WikiChip Fuse
An outline of Intel's process technology and packaging plans including their 10nm and 7nm nodes as discussed at the company's recent investor meeting. Intel Process Technology And Packaging Plans: 10nm in June, 7nm in 2021

Earlier this week Intel held an Investor Meeting. This is the first Intel Investor Meeting in over two years. Intel outlined its long-term process technology roadmap and plan of attack, including an update on their 10-nanometer node.

This article is part of a series that details Intel’s Investor Meeting.

1. Intel Process Technology And Packaging Plans: 10nm in June, 7nm in 2021
2. Ice Lake Brings A New CPU, GPU, IPU, and I/Os, To Follow By Tiger Lake Next Year

See also our series that details Intel’s Architecture Day.

1. Advanced 3D Packaging For More-than-Moore to Supplement 10- and 7-Nanometer Nodes
2. Intel Discloses 10nm Sunny Cove and Core Roadmap, Teases Ice Lake Chips



Intel is gearing up to release a plethora of new architectures in additions to their traditional CPUs, including new GPUs, FPGAs, and NPUs. They have now lumped it together under the name xPU where the x can be substituted for any of those architectures. A little silly, but we’ll play along.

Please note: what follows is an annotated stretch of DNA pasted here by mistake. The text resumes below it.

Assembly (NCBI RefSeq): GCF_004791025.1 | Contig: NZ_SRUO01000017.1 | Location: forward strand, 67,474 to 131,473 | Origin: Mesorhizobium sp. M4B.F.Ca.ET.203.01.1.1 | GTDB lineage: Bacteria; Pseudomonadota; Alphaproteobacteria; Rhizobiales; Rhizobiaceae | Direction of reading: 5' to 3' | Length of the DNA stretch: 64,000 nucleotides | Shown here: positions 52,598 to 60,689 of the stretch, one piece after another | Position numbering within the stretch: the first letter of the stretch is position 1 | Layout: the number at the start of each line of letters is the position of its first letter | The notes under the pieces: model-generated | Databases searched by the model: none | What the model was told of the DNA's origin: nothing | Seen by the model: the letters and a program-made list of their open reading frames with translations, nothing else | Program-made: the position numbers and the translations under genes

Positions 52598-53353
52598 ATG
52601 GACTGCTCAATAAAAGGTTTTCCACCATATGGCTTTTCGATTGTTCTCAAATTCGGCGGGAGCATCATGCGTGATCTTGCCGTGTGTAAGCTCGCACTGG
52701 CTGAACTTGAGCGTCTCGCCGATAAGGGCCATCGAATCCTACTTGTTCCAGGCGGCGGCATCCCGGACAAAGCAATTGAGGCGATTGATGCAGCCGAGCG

Process & Packaging

With the help of Moore’s Law, continuous integration of additional components onto a single die delivered better performance and brought costs down. With the difficulties the industry is facing on the leading edge of Moore’s Law in current nodes, a new paradigm shift has been installed. We have seen companies such as AMD and Huawei moving there first as a way of overcoming the massive challenging involved with yielding big dies. Intel’s shift to chiplets has been planned for quite some time now. It’s only now that we are slowly getting to see their plans.

Intel first disclosed their 3D packaging solution at Intel 2018 Architecture Day. We got a little bit more detail about their vision here. “Going forward, Intel is expanding the formula of integration well beyond the single die,” Renduchintala said.

Compared to the single integrated circuit on the left, the product on the right consists of many xPUs on different process technologies optimized for their specific use-case. Those chips are then integrated onto a single package using 2D and 3D integration technologies such as EMIB and Foveros. For Intel, this means new technologies and capabilities can be developed independently and intercepted much earlier. Up to 2 years earlier according to Renduchintala. He added that compared to multi-chip packaging, “Foveros enables up to 10x increase in interconnect bandwidth while reducing the interconnect power by 6x at the same time.” One interesting remark made by Renduchintala is that this approach will allow Intel to selectively outsource various IPs that do help with product differentiation.


It’s difficult to know how much of the illustration shown is real and how much creative freedom was involved. If we were to scrutinize the drawing a little, we can see 4 chiplets sitting on some kind of interposer along with what appears to be four SRAM chips and another chip. There are four HBM stacks connected to each of those interposers. In total, there are four of those interposers interconnected using EMIBs for a total of 16 xPUs, 16 SRAM chips, 4 unknown chips, and 16 HBM stacks.

3D Lakefield